Media $

Another day, another must-read article. This one's from Charles Lewis (a former 60 Minutes producer) of the Center for Public Integrity, written for the Columbia Journalism Review: Media Money, How Corporate Spending Blocked Political Ad Reform & Other Stories of Influence. A few snippets:
"No media corporation lavishes more money on lobbyists or political campaigns than Time Warner, Inc. The media giant spent nearly $4.1 million for lobbying last year, and since 1993 has contributed $4.6 million to congressional and presidential candidates and the two political parties. The second-heaviest media spender in Washington is the Walt Disney Co., Inc., which paid $3.3 million for lobbying and just under $4.1 million in political donations during the same period of time."


"Under current FCC rules, a single company is permitted to reach only 35 percent of the national audience through the stations it directly owns, preventing a handful of companies from owning all of the television stations in the country. With the CBS deal, Viacom went over the cap. To meet regulatory muster, Viacom will have to sell off some of its stations by May 2001. Within a week of the merger's announcement, Senate Commerce chairman McCain introduced a bill that would help Viacom skirt that requirement, raising the audience cap to 50 percent of the national audience. As noted in the Center for Public Integrity's book, The Buying of the President 2000, Viacom was McCain's fourth most generous "career patron."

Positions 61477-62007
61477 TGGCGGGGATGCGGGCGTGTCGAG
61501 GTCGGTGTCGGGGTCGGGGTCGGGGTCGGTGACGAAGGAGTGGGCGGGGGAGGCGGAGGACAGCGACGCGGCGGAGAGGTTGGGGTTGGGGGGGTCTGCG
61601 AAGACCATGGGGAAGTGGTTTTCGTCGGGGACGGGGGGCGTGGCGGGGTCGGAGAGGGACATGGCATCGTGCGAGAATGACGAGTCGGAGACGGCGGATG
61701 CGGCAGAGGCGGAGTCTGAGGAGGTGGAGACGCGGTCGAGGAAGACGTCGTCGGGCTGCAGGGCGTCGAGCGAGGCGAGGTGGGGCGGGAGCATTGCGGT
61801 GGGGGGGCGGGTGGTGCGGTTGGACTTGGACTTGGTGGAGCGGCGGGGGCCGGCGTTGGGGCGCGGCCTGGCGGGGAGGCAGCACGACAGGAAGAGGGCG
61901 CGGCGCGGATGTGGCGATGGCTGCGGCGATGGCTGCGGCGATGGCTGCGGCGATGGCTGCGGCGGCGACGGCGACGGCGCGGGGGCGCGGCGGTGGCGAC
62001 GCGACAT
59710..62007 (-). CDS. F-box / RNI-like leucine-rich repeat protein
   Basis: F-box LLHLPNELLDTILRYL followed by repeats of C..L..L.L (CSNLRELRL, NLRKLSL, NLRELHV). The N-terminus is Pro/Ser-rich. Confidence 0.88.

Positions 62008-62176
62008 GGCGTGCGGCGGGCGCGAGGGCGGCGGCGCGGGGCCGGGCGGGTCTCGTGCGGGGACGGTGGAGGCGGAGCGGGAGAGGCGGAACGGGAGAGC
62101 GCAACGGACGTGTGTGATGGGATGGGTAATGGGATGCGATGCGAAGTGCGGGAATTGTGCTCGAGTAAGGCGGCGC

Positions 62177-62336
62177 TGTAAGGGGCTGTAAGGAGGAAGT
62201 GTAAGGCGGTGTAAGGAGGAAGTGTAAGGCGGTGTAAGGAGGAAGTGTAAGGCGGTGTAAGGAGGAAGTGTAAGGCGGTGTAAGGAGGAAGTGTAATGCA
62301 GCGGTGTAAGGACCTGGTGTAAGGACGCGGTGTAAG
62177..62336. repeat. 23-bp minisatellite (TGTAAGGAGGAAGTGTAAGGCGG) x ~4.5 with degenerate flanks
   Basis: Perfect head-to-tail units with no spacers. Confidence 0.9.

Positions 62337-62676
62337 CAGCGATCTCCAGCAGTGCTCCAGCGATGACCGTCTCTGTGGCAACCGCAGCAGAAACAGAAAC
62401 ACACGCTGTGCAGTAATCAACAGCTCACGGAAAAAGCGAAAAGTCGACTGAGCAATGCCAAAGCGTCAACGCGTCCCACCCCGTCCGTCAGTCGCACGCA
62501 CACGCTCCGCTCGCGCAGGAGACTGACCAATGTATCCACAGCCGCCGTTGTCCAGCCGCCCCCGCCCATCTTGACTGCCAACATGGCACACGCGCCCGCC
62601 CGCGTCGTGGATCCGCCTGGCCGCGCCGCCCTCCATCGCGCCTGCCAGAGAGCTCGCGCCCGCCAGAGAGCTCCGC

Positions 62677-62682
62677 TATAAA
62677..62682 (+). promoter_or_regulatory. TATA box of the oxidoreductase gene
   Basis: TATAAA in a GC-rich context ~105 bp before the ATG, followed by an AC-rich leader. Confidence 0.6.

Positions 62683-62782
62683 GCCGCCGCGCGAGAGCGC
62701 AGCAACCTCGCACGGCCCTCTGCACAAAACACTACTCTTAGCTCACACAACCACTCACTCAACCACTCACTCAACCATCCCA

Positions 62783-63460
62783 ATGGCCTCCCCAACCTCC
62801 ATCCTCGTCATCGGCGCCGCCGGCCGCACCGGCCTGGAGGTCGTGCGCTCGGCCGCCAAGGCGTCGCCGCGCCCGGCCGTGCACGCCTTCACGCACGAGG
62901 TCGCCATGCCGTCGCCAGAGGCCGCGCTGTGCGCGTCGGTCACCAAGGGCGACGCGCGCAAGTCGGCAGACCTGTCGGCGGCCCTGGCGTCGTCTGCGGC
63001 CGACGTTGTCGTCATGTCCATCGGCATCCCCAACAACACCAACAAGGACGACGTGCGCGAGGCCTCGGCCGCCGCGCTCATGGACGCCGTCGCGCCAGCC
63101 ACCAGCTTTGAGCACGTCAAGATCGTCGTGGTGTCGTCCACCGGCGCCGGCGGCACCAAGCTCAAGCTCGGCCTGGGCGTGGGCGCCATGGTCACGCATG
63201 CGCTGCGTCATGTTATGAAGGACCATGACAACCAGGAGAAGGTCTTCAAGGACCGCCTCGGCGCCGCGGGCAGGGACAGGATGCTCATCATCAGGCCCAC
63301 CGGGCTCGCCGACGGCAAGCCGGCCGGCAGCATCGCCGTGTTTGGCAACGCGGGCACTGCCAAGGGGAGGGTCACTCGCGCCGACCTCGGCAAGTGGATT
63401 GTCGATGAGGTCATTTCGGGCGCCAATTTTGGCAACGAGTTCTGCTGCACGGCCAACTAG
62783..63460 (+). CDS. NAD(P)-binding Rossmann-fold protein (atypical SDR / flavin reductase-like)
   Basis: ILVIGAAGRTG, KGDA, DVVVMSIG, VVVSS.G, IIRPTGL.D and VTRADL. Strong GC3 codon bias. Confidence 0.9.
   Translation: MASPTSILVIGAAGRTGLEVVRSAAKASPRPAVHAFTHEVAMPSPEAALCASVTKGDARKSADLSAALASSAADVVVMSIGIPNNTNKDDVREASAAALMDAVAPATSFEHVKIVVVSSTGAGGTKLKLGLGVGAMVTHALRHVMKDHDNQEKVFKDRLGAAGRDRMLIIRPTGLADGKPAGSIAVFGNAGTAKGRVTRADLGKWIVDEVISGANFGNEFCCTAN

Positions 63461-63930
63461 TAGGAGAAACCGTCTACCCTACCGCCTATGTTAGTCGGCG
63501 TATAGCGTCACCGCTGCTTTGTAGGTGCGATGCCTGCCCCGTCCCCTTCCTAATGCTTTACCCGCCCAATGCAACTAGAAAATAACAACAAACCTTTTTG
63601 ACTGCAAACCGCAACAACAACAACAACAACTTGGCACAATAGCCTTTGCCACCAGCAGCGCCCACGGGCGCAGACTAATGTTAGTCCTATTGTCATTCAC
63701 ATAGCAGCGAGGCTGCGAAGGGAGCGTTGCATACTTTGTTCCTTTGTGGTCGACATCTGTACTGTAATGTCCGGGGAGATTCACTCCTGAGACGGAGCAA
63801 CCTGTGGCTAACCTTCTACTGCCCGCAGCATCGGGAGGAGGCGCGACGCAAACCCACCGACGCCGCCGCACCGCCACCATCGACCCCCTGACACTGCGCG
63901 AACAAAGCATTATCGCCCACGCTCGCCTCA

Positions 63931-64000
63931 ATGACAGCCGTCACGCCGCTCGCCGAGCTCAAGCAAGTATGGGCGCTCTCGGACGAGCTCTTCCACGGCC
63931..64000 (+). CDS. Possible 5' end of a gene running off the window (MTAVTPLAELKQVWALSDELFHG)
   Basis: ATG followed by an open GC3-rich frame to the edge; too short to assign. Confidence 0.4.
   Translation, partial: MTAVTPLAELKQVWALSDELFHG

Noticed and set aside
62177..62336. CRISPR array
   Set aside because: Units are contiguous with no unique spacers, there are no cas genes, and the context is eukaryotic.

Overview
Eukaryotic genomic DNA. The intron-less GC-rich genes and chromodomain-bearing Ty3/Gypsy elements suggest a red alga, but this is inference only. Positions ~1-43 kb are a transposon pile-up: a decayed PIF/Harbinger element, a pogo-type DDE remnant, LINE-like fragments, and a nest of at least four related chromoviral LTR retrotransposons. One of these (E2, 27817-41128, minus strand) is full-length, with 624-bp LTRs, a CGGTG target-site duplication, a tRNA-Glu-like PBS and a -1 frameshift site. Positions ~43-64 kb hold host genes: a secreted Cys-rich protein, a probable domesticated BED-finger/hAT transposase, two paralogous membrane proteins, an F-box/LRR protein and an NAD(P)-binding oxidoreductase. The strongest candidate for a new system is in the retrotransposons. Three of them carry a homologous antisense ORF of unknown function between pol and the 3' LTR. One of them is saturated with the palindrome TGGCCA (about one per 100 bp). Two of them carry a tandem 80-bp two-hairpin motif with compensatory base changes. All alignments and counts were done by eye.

While you're there, poke around CJR's site — there's some great material there.

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